This is the 2,000 post published in this blog. I suppose that’s a landmark of a sort. A mark of stick-at-it-ness at least. Not sure I have anything important to say to mark the occasion though. Hang in there! Ten years is coming up soon. As a man on the radio just said “May the fourth be with you”.

Remote working

Stephen Glaveski at Medium (link via Technology • Innovation • Publishing), reflects on working from home. He identifies five different levels of organizational efficiency for remote working, and suspects that most of us are just at step two. We are all working on it. Obviously some businesses are more suitable than others for remote working. Cutting hair remotely is clearly a bit harder than publishing books. In fact publishing books while out of the office seems superficially fairly straightforward — it’s the selling of them, the getting of them into the hands of customers that’s the hard bit right now. However, sales of print books are less awful than one might have expected. As reported by Publishers Weekly: “Between March 1 and April 4, demand spiked in such categories as outdoor skills (with print units up 74% over last year); medical history, including books on the 1918 flu pandemic (up 71%); games and activities (up 42%); and literary fiction (up 10%).”

There’s whole lot of gear grinding to be heard as a new supply chain for books evolves. Bloomberg Businessweek has a piece whose headline is more optimistic than its text, but attempts at continued existence are being made. Bookshop is doing great, as Wired tells us (link via LitHub). It is doing well, and doing good, having earned more than $1 million for the independent bookstores who benefit from its activities. But Bookshop is dependent on the book being in stock at Ingram, and up until a few weeks ago Ingram no doubt was stocking books with a bit of a wholesaler mentality, not a book retailer’s, so inevitably there are myriad publisher moves to fill in gaps. But the picture’s fuller than it was six weeks ago. In another few weeks, it’ll be transformed.

Now comes the acid test: will customers continue to use Bookshop in the long term even though they don’t give Amazon-style discounts? This was always the publishers’ concern: that Amazon would create a public perception that books were cheap and that people would refuse to buy unless they got their expected discount. That’s what lay behind that whole Big Five law suit and the evolution of agency pricing. The ebook enthusiasts who think agency pricing is a kind of plot against America need to consider why it is they are apparently willing to pay without complaint the going rate for online access and phone service (not to mention food and toilet paper) but find full price intolerable for an ebook. There are costs which have to be covered in the pricing of any product, and surprise, surprise, this applies to books too. But when we come back will most/many/some/any independent bookstores come back with us? Keep fingers crossed.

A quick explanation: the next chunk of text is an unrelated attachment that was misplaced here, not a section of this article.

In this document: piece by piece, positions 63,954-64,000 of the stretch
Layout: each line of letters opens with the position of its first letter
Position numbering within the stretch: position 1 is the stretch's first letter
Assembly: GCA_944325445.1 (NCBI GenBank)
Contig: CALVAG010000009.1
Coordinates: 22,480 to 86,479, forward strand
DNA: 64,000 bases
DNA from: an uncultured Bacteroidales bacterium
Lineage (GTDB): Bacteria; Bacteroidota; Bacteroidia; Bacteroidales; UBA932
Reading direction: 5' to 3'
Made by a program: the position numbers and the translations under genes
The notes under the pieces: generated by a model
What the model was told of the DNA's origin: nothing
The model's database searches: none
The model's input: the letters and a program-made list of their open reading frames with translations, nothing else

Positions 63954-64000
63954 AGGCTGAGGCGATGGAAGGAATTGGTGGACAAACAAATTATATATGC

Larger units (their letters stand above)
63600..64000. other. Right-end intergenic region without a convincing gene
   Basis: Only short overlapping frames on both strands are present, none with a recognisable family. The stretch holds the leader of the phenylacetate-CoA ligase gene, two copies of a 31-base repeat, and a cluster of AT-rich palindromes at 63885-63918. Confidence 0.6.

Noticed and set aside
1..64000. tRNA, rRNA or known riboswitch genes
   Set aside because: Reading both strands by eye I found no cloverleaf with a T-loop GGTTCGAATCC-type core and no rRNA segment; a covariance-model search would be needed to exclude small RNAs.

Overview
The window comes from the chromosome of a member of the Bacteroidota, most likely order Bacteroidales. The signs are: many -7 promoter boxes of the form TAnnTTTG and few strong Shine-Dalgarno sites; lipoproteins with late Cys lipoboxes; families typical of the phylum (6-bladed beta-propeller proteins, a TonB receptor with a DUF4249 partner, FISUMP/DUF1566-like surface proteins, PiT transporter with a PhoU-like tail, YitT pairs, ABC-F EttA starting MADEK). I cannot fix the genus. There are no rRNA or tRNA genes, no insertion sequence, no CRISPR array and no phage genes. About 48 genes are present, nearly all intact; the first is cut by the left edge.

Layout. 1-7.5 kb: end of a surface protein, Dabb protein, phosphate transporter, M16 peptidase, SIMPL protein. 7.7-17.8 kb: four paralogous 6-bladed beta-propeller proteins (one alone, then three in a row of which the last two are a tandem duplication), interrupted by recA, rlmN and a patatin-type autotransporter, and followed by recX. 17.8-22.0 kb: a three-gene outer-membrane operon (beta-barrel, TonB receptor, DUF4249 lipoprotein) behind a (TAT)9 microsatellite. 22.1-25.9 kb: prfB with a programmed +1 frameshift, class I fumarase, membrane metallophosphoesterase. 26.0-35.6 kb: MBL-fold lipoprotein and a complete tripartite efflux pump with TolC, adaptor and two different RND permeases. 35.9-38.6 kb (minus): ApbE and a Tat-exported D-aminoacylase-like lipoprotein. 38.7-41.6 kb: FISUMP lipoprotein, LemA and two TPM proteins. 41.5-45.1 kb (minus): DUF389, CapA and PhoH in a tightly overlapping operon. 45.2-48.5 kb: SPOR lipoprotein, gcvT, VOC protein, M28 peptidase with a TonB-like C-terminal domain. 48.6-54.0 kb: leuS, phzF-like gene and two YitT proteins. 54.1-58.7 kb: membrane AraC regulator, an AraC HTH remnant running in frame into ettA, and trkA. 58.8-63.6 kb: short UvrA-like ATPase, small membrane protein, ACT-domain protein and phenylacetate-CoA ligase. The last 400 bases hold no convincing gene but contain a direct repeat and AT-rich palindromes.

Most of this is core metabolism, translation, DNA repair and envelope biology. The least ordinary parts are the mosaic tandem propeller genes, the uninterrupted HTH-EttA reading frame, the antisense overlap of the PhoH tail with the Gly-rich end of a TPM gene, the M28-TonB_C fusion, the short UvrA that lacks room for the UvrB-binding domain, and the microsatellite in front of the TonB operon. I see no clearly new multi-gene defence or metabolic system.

The other acid test: will all the planning work we are doing setting up online access for remote workers, developing expertise with Zoom-type meetings, getting on with things while not getting together — will all this mean that we wake up in a few months and realize that maybe we don’t need to hire all that expensive real estate to house our workers, that we can just make lots of them stay home and get on with their work? Maybe they can each visit the office once a week, or even once a month. I cannot imagine that almost every publisher is not thinking that they will be able to consider shrinking their real-estate footprint once we get past social distancing. And of course, having had that thought, can salary reduction be far behind? If they don’t have to live in Manhattan or Brooklyn can’t they live on less? My real fear is that many employers will feel emboldened to go the next step and lay off editors, production workers, sales staff etc., etc., and convert them into contract employees, thus saving on medial benefits, pensions and so on. You know someone’s going to try it on: indeed last week there was article in The Bookseller suggesting that UK publishers are having exactly these thoughts.